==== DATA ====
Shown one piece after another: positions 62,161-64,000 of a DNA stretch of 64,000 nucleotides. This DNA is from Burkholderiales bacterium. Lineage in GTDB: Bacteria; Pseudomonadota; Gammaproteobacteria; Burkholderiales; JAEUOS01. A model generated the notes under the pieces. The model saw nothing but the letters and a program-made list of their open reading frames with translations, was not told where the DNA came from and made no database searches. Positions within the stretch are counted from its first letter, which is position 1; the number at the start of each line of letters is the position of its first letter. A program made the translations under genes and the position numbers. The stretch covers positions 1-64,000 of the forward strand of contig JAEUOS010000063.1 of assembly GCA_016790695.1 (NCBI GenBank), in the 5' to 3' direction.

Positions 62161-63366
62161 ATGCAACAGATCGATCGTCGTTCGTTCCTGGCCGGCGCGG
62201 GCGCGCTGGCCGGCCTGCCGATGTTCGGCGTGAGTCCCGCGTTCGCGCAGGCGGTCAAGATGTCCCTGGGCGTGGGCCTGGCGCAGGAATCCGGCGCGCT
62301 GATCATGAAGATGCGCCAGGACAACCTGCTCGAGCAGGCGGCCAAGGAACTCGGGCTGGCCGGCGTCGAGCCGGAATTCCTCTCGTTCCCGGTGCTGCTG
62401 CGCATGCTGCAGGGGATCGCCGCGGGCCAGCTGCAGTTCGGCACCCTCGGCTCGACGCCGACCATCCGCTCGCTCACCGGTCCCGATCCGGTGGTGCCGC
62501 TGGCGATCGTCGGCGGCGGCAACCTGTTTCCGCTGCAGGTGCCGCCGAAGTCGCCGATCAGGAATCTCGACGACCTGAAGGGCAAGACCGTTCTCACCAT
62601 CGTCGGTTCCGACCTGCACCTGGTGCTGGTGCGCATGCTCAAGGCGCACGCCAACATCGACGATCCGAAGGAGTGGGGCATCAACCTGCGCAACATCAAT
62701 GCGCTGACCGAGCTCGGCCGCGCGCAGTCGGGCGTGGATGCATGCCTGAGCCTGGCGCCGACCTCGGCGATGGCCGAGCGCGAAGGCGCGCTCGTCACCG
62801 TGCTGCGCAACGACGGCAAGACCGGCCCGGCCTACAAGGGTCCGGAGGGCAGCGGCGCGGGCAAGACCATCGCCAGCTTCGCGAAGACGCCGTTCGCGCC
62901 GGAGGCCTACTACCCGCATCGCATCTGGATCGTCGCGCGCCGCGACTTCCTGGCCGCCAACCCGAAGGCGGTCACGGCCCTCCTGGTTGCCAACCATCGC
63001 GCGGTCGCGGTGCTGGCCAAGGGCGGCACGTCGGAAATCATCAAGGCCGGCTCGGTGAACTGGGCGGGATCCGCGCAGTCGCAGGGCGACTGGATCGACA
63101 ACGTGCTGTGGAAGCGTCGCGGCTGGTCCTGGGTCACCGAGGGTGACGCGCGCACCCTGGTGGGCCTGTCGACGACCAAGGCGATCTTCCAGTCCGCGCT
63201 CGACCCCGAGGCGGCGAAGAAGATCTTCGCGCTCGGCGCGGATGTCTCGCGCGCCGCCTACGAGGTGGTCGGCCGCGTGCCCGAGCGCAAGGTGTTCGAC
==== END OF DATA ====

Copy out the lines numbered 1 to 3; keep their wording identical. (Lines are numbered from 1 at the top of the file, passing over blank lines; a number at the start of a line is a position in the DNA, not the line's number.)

Shown one piece after another: positions 62,161-64,000 of a DNA stretch of 64,000 nucleotides. This DNA is from Burkholderiales bacterium. Lineage in GTDB: Bacteria; Pseudomonadota; Gammaproteobacteria; Burkholderiales; JAEUOS01. A model generated the notes under the pieces. The model saw nothing but the letters and a program-made list of their open reading frames with translations, was not told where the DNA came from and made no database searches. Positions within the stretch are counted from its first letter, which is position 1; the number at the start of each line of letters is the position of its first letter. A program made the translations under genes and the position numbers. The stretch covers positions 1-64,000 of the forward strand of contig JAEUOS010000063.1 of assembly GCA_016790695.1 (NCBI GenBank), in the 5' to 3' direction.

Positions 62161-63366
62161 ATGCAACAGATCGATCGTCGTTCGTTCCTGGCCGGCGCGG